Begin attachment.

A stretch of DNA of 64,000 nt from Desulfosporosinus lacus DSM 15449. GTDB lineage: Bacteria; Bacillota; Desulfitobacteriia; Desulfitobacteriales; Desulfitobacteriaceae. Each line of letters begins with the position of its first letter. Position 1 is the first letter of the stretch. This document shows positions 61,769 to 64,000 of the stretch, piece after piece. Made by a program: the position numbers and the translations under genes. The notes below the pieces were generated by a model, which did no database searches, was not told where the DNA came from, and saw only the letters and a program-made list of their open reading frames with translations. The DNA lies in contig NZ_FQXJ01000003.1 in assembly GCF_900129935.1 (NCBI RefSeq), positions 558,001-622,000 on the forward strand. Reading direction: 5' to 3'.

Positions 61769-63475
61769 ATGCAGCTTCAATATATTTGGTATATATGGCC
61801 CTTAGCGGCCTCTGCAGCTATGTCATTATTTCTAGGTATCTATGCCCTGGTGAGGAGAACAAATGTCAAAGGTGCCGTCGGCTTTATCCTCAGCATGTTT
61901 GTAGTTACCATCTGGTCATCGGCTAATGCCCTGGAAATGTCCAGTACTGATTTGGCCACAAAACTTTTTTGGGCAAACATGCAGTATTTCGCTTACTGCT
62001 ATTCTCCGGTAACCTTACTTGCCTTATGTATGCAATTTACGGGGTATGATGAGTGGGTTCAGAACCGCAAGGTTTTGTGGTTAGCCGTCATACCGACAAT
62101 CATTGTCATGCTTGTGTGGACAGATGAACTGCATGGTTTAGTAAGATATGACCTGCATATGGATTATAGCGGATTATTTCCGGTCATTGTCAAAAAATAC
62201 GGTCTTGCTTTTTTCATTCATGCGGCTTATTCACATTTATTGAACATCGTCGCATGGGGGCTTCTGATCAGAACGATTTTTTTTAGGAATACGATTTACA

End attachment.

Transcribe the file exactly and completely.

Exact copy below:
A stretch of DNA of 64,000 nt from Desulfosporosinus lacus DSM 15449. GTDB lineage: Bacteria; Bacillota; Desulfitobacteriia; Desulfitobacteriales; Desulfitobacteriaceae. Each line of letters begins with the position of its first letter. Position 1 is the first letter of the stretch. This document shows positions 61,769 to 64,000 of the stretch, piece after piece. Made by a program: the position numbers and the translations under genes. The notes below the pieces were generated by a model, which did no database searches, was not told where the DNA came from, and saw only the letters and a program-made list of their open reading frames with translations. The DNA lies in contig NZ_FQXJ01000003.1 in assembly GCF_900129935.1 (NCBI RefSeq), positions 558,001-622,000 on the forward strand. Reading direction: 5' to 3'.

Positions 61769-63475
61769 ATGCAGCTTCAATATATTTGGTATATATGGCC
61801 CTTAGCGGCCTCTGCAGCTATGTCATTATTTCTAGGTATCTATGCCCTGGTGAGGAGAACAAATGTCAAAGGTGCCGTCGGCTTTATCCTCAGCATGTTT
61901 GTAGTTACCATCTGGTCATCGGCTAATGCCCTGGAAATGTCCAGTACTGATTTGGCCACAAAACTTTTTTGGGCAAACATGCAGTATTTCGCTTACTGCT
62001 ATTCTCCGGTAACCTTACTTGCCTTATGTATGCAATTTACGGGGTATGATGAGTGGGTTCAGAACCGCAAGGTTTTGTGGTTAGCCGTCATACCGACAAT
62101 CATTGTCATGCTTGTGTGGACAGATGAACTGCATGGTTTAGTAAGATATGACCTGCATATGGATTATAGCGGATTATTTCCGGTCATTGTCAAAAAATAC
62201 GGTCTTGCTTTTTTCATTCATGCGGCTTATTCACATTTATTGAACATCGTCGCATGGGGGCTTCTGATCAGAACGATTTTTTTTAGGAATACGATTTACA